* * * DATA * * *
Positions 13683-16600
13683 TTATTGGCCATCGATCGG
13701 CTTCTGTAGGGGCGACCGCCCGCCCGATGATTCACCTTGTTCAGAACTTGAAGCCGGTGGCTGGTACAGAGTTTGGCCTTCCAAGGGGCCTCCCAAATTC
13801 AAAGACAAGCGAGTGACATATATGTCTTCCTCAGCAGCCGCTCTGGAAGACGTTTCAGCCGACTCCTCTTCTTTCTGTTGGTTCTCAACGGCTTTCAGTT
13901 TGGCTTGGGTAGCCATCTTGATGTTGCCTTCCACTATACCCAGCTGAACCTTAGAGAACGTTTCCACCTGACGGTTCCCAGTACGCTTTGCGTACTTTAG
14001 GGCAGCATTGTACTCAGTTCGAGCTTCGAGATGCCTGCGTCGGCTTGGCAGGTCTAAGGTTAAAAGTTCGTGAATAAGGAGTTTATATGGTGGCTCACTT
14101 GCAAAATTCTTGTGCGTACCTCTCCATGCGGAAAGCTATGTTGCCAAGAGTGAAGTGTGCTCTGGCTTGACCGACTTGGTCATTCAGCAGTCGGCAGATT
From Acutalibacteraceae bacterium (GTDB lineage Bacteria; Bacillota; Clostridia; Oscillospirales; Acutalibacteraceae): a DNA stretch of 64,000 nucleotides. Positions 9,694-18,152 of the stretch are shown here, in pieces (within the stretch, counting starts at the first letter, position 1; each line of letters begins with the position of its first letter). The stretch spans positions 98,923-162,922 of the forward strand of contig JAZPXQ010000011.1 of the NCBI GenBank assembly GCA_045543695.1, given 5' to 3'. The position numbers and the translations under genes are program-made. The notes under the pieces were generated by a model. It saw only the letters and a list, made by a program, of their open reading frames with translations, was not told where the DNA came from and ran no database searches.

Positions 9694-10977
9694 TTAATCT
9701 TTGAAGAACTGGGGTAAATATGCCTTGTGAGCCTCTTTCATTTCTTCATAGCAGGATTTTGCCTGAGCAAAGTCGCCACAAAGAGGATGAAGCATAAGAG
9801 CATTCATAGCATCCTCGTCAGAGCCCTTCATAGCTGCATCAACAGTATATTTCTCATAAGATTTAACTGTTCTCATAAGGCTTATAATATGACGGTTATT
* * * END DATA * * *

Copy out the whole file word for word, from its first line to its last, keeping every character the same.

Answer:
Positions 13683-16600
13683 TTATTGGCCATCGATCGG
13701 CTTCTGTAGGGGCGACCGCCCGCCCGATGATTCACCTTGTTCAGAACTTGAAGCCGGTGGCTGGTACAGAGTTTGGCCTTCCAAGGGGCCTCCCAAATTC
13801 AAAGACAAGCGAGTGACATATATGTCTTCCTCAGCAGCCGCTCTGGAAGACGTTTCAGCCGACTCCTCTTCTTTCTGTTGGTTCTCAACGGCTTTCAGTT
13901 TGGCTTGGGTAGCCATCTTGATGTTGCCTTCCACTATACCCAGCTGAACCTTAGAGAACGTTTCCACCTGACGGTTCCCAGTACGCTTTGCGTACTTTAG
14001 GGCAGCATTGTACTCAGTTCGAGCTTCGAGATGCCTGCGTCGGCTTGGCAGGTCTAAGGTTAAAAGTTCGTGAATAAGGAGTTTATATGGTGGCTCACTT
14101 GCAAAATTCTTGTGCGTACCTCTCCATGCGGAAAGCTATGTTGCCAAGAGTGAAGTGTGCTCTGGCTTGACCGACTTGGTCATTCAGCAGTCGGCAGATT
From Acutalibacteraceae bacterium (GTDB lineage Bacteria; Bacillota; Clostridia; Oscillospirales; Acutalibacteraceae): a DNA stretch of 64,000 nucleotides. Positions 9,694-18,152 of the stretch are shown here, in pieces (within the stretch, counting starts at the first letter, position 1; each line of letters begins with the position of its first letter). The stretch spans positions 98,923-162,922 of the forward strand of contig JAZPXQ010000011.1 of the NCBI GenBank assembly GCA_045543695.1, given 5' to 3'. The position numbers and the translations under genes are program-made. The notes under the pieces were generated by a model. It saw only the letters and a list, made by a program, of their open reading frames with translations, was not told where the DNA came from and ran no database searches.

Positions 9694-10977
9694 TTAATCT
9701 TTGAAGAACTGGGGTAAATATGCCTTGTGAGCCTCTTTCATTTCTTCATAGCAGGATTTTGCCTGAGCAAAGTCGCCACAAAGAGGATGAAGCATAAGAG
9801 CATTCATAGCATCCTCGTCAGAGCCCTTCATAGCTGCATCAACAGTATATTTCTCATAAGATTTAACTGTTCTCATAAGGCTTATAATATGACGGTTATT